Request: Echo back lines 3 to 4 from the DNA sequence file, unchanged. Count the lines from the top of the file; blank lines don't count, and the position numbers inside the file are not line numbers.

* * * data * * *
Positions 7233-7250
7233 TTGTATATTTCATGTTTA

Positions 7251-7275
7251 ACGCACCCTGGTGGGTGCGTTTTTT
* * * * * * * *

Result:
Positions 7251-7275
7251 ACGCACCCTGGTGGGTGCGTTTTTT